Someone on an email list was asking about this book, and I dug around for my review that I wrote just over two years ago for the subscription library I belong to. As long as I was sending it to that list, I decided to post it here as well.
Reading Reading Lolita in Tehran in Tecwil
Part political memoir, part literary criticism, Azar Nafisi's Reading Lolita in Tehran is a wonderful book. It celebrates the joy and usefulness of reading, and the unexpected pleasures of reading a book in a wildly different context from the one in which it was written. Nafisi, now a professor at Johns Hopkins, taught English literature in Tehran, first at several universities and later in her own home after she was fired for refusing to wear the veil. She mixes her observations about life in Iran under increasingly rigid and absurd conditions with commentary on the novels she reads and teaches.
Sometimes her reading is escape - in a particularly vivid scene, she reads through bombings during the Iran-Iraq War. Often the books contrast with or comment on Iranian reality. About Lolita, Nafisi notes, "this child, had she lived in the Islamic Republic, would have been long ripe for marriage to men older than Humbert." She points out that Jane Austen and Henry James both lived during wartime, and chose different ways of dealing with that - or not - in their writing. When some of Nafisi's students find Fitzgerald offensive to Islam, she stages a mock trial of The Great Gatsby.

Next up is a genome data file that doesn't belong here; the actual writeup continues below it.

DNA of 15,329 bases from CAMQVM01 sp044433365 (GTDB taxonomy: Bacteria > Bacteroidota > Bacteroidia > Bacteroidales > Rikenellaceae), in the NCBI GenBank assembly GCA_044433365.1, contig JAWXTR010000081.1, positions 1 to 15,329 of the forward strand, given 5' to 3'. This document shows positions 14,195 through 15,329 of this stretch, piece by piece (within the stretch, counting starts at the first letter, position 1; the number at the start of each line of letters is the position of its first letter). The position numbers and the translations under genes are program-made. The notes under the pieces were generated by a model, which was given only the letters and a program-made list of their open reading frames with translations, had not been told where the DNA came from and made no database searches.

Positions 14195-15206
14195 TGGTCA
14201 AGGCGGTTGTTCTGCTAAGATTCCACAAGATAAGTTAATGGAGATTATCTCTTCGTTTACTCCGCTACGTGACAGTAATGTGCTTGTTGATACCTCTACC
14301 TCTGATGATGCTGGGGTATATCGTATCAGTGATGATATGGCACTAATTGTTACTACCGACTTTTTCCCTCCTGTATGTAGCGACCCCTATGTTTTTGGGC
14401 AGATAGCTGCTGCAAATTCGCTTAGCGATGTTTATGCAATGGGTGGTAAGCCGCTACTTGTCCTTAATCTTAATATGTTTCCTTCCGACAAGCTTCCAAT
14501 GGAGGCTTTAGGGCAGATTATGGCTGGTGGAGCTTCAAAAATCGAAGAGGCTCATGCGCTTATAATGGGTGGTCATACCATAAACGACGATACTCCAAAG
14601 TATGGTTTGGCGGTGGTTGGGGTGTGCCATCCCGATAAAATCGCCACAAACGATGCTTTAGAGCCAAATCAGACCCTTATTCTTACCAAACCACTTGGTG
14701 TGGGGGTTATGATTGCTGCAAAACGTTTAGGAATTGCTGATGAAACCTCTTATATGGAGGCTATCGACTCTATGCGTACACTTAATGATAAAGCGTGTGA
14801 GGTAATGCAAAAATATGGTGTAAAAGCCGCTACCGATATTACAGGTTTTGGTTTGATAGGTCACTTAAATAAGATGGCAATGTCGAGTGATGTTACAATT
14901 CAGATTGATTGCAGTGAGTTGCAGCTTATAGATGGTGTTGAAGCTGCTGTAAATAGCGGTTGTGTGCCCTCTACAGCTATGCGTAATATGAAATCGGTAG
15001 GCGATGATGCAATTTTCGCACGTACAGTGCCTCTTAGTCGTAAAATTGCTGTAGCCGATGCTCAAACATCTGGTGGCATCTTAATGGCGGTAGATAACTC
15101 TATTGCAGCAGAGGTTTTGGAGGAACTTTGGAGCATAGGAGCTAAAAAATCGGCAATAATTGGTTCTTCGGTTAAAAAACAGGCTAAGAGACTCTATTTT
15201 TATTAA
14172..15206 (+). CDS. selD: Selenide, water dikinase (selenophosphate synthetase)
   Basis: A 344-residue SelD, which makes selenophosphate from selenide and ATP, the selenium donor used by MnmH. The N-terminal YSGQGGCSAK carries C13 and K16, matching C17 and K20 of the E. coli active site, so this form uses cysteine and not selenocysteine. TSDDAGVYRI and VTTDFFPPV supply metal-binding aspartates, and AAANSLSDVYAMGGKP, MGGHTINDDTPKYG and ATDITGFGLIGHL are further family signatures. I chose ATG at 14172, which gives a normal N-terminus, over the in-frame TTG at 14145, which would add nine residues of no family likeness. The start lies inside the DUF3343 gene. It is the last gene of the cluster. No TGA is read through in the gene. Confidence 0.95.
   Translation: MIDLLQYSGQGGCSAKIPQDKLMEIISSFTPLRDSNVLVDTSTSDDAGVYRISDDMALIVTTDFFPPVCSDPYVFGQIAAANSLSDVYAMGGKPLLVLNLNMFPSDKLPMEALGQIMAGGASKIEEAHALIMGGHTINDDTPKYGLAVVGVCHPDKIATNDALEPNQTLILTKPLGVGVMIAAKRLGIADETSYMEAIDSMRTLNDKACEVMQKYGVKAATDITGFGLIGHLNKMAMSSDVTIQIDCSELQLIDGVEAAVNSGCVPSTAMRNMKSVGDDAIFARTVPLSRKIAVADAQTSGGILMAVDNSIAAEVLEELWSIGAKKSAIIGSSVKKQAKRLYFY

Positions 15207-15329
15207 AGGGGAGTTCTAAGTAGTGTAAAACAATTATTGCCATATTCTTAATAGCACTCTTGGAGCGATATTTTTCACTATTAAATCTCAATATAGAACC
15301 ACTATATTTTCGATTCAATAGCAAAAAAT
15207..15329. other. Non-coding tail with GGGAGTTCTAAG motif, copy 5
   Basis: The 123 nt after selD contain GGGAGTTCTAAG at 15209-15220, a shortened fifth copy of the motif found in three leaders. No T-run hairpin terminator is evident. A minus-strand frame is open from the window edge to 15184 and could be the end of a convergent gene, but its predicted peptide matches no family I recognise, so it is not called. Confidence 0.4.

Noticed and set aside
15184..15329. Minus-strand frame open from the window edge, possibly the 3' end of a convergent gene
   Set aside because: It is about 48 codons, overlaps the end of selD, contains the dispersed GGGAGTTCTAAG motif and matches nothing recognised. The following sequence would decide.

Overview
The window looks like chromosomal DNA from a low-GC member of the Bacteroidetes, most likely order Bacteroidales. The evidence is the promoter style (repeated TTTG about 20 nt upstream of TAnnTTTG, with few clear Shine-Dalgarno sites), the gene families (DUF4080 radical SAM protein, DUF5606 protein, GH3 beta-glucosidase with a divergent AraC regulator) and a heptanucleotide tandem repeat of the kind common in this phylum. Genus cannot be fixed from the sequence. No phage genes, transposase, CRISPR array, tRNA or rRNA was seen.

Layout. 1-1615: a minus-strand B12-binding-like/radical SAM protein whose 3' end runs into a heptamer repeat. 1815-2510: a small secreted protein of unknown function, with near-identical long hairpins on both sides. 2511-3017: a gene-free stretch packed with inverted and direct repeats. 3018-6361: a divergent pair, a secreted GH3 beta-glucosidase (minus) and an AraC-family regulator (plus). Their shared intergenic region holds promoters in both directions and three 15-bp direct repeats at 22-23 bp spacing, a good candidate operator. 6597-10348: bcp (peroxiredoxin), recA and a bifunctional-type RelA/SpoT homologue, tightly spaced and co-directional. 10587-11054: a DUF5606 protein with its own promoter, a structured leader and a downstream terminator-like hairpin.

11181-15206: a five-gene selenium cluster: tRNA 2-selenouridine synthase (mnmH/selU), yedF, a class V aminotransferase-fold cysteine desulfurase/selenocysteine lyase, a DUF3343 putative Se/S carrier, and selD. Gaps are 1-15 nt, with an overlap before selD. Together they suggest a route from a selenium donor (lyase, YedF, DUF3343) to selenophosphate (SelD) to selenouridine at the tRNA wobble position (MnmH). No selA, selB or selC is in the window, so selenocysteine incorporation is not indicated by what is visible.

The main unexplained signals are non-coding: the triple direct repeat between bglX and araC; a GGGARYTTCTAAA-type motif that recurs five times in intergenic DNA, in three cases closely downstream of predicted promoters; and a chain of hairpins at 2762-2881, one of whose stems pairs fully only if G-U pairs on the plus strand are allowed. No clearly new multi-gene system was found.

The book touches on many issues. Censorship, obviously. Turning life into stories and how that helps us survive; the image of Scheherazade is particularly appropriate. How you decide whether, or when, to leave a country you love. Even the definition of home - is it rooted, or is it portable? I doubt I am the only library member who finds many of these topics highly relevant.
I will be paying this book the ultimate compliment: buying my own copy!
3 hours ago